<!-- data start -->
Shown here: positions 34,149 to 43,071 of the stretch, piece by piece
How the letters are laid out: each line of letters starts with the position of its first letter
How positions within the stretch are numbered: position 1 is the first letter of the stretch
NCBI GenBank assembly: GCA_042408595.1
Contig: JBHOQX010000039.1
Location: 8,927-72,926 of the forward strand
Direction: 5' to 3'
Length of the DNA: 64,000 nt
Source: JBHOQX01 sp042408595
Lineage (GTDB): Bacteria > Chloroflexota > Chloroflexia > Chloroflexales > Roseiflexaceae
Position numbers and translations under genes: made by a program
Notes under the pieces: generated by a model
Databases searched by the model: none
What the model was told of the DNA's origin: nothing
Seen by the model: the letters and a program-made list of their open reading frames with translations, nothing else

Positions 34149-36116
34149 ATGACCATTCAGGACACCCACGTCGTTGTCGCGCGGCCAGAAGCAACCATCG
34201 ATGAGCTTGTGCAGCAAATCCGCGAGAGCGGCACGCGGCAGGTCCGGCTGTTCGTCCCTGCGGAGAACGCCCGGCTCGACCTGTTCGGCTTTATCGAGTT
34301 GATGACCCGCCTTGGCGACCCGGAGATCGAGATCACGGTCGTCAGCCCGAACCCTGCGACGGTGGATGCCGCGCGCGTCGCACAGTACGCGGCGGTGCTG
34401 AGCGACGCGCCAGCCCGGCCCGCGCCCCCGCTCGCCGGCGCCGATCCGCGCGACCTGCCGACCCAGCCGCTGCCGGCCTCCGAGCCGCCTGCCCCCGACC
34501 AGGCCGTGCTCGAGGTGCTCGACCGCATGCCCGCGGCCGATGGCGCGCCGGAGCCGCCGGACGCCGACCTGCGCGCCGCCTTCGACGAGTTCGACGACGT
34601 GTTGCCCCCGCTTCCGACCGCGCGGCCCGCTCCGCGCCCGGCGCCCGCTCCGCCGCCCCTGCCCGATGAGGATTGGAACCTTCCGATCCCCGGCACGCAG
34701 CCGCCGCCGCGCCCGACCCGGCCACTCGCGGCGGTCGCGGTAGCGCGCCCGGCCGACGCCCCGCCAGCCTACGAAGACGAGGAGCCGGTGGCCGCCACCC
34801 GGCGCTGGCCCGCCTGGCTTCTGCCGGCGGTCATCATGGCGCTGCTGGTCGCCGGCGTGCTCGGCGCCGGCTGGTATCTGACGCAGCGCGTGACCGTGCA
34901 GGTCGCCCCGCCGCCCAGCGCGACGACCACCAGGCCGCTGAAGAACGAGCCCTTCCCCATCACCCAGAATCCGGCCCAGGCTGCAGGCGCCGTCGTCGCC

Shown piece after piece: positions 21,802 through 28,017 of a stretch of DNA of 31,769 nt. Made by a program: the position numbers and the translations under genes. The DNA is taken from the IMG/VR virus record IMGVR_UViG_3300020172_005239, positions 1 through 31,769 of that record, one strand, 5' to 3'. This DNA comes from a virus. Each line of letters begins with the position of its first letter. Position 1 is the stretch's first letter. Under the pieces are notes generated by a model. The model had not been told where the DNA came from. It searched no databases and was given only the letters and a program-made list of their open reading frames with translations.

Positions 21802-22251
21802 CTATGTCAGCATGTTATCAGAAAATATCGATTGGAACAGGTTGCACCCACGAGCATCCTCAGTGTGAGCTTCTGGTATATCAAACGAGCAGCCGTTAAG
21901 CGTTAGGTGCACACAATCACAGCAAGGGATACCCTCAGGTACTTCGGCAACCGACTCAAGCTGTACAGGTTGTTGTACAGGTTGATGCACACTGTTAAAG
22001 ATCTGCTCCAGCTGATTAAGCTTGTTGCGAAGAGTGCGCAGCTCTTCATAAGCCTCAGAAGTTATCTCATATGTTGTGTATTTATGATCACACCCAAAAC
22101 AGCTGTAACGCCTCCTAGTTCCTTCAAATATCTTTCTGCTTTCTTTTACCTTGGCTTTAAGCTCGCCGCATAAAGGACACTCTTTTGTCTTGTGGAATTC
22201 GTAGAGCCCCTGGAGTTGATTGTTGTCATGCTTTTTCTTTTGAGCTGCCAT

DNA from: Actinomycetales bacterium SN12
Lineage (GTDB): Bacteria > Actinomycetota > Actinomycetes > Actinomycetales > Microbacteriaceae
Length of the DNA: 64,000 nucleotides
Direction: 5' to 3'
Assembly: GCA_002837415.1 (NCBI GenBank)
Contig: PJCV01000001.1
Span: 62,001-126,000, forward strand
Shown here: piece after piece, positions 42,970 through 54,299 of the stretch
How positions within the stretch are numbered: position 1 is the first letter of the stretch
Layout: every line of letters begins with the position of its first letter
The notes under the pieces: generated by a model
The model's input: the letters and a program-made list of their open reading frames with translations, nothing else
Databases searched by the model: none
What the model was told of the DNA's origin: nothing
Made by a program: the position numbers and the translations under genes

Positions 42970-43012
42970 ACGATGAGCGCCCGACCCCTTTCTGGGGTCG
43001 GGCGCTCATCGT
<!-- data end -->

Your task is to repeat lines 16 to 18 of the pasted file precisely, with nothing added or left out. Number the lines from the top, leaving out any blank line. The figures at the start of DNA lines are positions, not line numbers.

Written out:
Positions 34149-36116
34149 ATGACCATTCAGGACACCCACGTCGTTGTCGCGCGGCCAGAAGCAACCATCG
34201 ATGAGCTTGTGCAGCAAATCCGCGAGAGCGGCACGCGGCAGGTCCGGCTGTTCGTCCCTGCGGAGAACGCCCGGCTCGACCTGTTCGGCTTTATCGAGTT